Award-winning author Renée Veillet lives in Calgary with her husband Vaughn and sons Connor & Carter. She has a Diploma in Business Administration at Grande Prairie Regional College and is currently studying writing at the University of Calgary.
In this short Q&A Renée talks more about her family history and the events that inspired Rings of Time:
Why are you so passionate about Canadian history?
As I learned about my own family history during the settling of Canada’s west, I became fascinated by Canadian history. My ancestors endured hardships that were unimaginable; my great grandfather was forced to leave his family behind in order to seek work in Canada. The first family member he could afford to bring over travelled in steerage class on the Titanic and did not survive. When he was able to return to his homeland finally to collect his family, half of them, including his wife, had perished from illness. I feel a debt of gratitude towards my ancestors and want to honour them by sharing their stories with my children and the generations to come.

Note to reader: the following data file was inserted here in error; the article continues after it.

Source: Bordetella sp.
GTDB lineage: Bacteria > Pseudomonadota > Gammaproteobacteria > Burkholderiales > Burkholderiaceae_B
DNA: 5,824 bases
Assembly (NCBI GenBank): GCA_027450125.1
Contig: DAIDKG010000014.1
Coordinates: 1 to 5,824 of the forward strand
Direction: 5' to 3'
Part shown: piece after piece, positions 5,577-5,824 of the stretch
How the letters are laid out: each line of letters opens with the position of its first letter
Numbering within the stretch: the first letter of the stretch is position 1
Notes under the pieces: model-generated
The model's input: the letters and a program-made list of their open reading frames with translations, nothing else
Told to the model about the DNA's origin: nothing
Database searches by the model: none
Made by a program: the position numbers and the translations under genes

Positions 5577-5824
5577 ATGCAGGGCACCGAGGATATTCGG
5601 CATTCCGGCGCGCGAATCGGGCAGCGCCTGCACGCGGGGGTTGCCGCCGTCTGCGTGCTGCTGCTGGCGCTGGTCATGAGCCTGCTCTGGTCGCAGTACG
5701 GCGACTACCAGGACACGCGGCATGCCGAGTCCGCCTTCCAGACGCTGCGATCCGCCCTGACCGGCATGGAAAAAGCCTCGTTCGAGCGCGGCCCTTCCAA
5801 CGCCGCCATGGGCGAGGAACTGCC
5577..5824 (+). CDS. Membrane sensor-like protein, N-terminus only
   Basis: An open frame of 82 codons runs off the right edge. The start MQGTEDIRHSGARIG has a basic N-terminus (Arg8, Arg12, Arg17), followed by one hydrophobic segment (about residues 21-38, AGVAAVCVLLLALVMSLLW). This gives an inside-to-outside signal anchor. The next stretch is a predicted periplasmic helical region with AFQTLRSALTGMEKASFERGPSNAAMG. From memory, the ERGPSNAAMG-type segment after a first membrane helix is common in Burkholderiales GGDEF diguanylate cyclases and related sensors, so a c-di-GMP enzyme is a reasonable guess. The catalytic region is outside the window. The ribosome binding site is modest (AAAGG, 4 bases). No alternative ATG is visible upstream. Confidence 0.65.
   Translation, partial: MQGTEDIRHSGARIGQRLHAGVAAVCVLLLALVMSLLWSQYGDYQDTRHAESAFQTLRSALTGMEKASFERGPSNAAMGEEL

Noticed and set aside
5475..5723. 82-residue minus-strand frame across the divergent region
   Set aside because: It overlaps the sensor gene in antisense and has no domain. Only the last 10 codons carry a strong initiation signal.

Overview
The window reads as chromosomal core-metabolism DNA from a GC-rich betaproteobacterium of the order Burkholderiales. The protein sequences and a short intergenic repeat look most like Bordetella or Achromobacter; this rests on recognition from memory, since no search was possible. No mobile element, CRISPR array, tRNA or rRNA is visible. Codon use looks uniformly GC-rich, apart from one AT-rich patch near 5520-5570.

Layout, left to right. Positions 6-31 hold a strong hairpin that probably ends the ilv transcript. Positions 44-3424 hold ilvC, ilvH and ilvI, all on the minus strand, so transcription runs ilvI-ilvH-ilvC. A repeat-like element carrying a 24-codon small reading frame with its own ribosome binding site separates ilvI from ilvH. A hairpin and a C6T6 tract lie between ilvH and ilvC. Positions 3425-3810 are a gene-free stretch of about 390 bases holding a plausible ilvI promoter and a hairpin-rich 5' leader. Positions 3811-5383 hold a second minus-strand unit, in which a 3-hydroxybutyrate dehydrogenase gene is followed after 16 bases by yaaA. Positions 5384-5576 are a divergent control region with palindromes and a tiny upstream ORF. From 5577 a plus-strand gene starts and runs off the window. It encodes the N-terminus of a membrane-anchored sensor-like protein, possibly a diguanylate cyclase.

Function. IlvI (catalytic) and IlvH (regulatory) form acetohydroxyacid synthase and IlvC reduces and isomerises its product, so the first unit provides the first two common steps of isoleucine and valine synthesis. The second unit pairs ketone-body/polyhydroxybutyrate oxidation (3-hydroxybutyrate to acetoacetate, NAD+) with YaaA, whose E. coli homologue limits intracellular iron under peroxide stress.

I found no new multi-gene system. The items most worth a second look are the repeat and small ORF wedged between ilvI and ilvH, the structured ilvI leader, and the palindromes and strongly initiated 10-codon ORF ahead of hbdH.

Why did you choose to write Rings of Time from the perspective of 18-year-old Emilie?
I wanted readers to learn about Canadian history, not from textbooks, but as a way of life. I hope readers can immerse themselves in the setting and picture themselves thrown into a strange world so that they can react to the ideas, attitudes and tendencies of that time period.
If you could travel backwards to one moment in Canadian history, what would it be and why?
I would travel to Canada during the summer of 1914, to the beginning of World War One. A considerable amount has been written about the Great War, highlighting the experiences of the brave men and women who served on the front lines, but much less is written about what happened at home in Canada. I would be interested in seeing first-hand how the war impacted Canadian women.
Rings of Time ends on a sinking ship bound for England. What is next for Liam and Emilie?
Even though I cannot really travel to Canada at the beginning of World War One, that is just where Emilie and Liam find themselves in the next book. Amongst Liam’s aristocratic family, Emilie feels inept and wonders if it a foolish to believe that she and Liam could bridge the large gap between their social class. The war looming, Emilie is frightened that Liam will be one of the hundreds of thousands of men who lose their lives.